I hear him slip out of bed and I look at the clock. 1:41AM. The same mysterious capability that would wake me when my babies were rustling in the other room even before they cried out works here too. I’m attuned to these particular night sounds. When he’s up like this, I am on guard.
It’s the usual routine; first a trip into the bathroom where he tests his blood sugar level, then a trip downstairs.
Usually, he moves like a cat. He can see in the dark and manages to navigate soundlessly through the bedroom and the house at large.
Me? Just a trip to the bathroom in the dark becomes a scene from a Jerry Lewis movie. If there is a Lego to be found in this house, I will step on it with my bare foot. If there is a squeaky floorboard, I manage to never miss it. I trip over any obstacle, no matter how inconsequential, left on the floor.
If he dies in this bedroom, there is a 50% chance it was his diabetes, but there is an equal chance I bludgeoned him with his own shoe after tripping over it. “How. Many. Times. Have. I. Asked. You. ..”
But we’ll save the bludgeoning for another day.
Now it is a quarter to two in the morning and I lie in bed listening to him head downstairs for some juice or whatever he gets to bring his blood glucose back to normal. I wonder “Should I put my pajama pants on, just in case?”
See, my father-in-law lives here so when I have to run through the house at night to perform emergency life-saving procedures, I like to be dressed. It was the diabetes that was to blame the time my father-in-law saw my boob. No repeatsies, ya know?
I hear him down there fixing something to eat or drink, and he’s not as quiet as a cat this time – he’s banging things around, much louder than usual. To me, this is one of those subtle clues. That must mean lower-than-usual blood-sugar. Wonder how low he was? Should I get up? Or do I wait for the CRASH-THUMP of his body hitting before I go running? That’s how it usually goes. Where did I put that emergency glucagon shot after our last trip? Is it back where it belongs in the medicine cabinet? Should I put my pants on?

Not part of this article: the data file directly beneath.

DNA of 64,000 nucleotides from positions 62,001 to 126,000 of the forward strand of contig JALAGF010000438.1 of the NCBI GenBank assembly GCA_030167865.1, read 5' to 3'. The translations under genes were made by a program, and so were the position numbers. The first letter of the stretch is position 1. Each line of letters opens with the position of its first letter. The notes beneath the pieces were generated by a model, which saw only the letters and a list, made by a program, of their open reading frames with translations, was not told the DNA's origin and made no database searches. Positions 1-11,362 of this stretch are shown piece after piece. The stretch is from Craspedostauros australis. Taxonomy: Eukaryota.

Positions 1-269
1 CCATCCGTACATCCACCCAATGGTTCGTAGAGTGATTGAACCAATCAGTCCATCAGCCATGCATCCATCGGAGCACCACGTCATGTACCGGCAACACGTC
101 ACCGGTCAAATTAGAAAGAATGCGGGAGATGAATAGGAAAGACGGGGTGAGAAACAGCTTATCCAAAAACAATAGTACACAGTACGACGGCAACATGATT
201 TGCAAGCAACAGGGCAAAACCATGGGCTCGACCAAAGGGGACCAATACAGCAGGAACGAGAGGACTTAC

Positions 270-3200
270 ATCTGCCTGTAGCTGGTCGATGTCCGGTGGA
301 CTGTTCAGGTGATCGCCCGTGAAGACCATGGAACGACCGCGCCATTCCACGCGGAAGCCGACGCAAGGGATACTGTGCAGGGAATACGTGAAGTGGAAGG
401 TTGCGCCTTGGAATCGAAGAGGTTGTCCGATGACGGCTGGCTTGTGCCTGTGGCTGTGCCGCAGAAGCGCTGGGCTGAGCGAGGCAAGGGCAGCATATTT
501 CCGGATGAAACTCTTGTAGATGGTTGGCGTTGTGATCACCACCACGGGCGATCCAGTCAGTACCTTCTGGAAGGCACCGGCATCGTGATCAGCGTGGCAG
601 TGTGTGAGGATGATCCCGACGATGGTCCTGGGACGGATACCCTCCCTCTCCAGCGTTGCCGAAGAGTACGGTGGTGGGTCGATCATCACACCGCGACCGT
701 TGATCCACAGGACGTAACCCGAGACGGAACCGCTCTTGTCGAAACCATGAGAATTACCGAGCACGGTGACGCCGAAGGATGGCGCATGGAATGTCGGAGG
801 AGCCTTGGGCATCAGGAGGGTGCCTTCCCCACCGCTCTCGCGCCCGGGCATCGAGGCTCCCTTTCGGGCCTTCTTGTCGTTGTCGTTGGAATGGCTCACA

Maybe we shouldn’t have put granite counters in the kitchen.
I mean, the kids are all old enough that I don’t worry so much about them hitting their precious noggins on it – but my husband is a diabetic.
Laminate would have been less deadly.
I hope there’s not a thump.
I’m putting my pants on anyway, just in case.
Fortunately, I hear him coming back up the stairs and he climbs back into bed.
“You OK?” I ask.
“Yeah. Just low.” he says.
Low is a word that carries a ton of meaning when you’re the wife of a diabetic. I find myself asking him all the time whether he is low. If he is sweating when I’m not even the least bit warm, I ask “Are you low?” When he’s acting goofy about something, “Are you low?” Sometimes diabetics are just goofy – it doesn’t always mean they’re low. But I ask.
For awhile there, we were having lots of issues with these lows sneaking up on him, and I would ask a lot. To him, the question started sounding like an accusation. To me, I asked it as a sort of verbal warning bell.
Ding. Ding. Diabetes, Round 8.
We are fortunate in that we rarely have marital spats that get the adrenaline pumping, but when we have, I’ve had to worry about his blood sugar. Adrenaline will do funny things, and if he drops fast when emotions are already high, he gets aggressive, kind of like a mean drunk. Fortunately, in 18 years there have only been a couple times where this type of situation has caused him to push things too far. In the heat of the moment, I just think he’s an asshole but later I blame the disease.
We’ve had some doozies of run-ins with this opponent.
But tonight, he’s back in bed. “Just a little low.” he says. “Go back to sleep.” he says.
“I was lying here wondering if your head would hit the granite.” I say.
“You can’t get out of sex that easily.” he replies.
And this is how I know he’s not too low. He’s not good at smart-assy jokes when he’s really low, so it’s a sign that he’s fine. For now.
“Go back to sleep.” he says, but I can’t. My head is swimming with these words you’re reading right now. “I have to go downstairs and write.” I say.
“Why?” he asks.
“They need to know. It’s hard being the wife of a diabetic.” I reply.
He laughs. “I imagine it’s marginally less difficult than being the actual diabetic.”
He’s got a point there. At least my support group gets cupcakes.
If you’re so inclined, go donate to the American Diabetes Association and thank you.
Linda Doty began blogging in 2005. Sometimes, she writes something serious and important, but mostly she writes about things like SpongeBob and red Skittles in an effort to ascertain whether the world thinks she is as funny as she believes herself to be.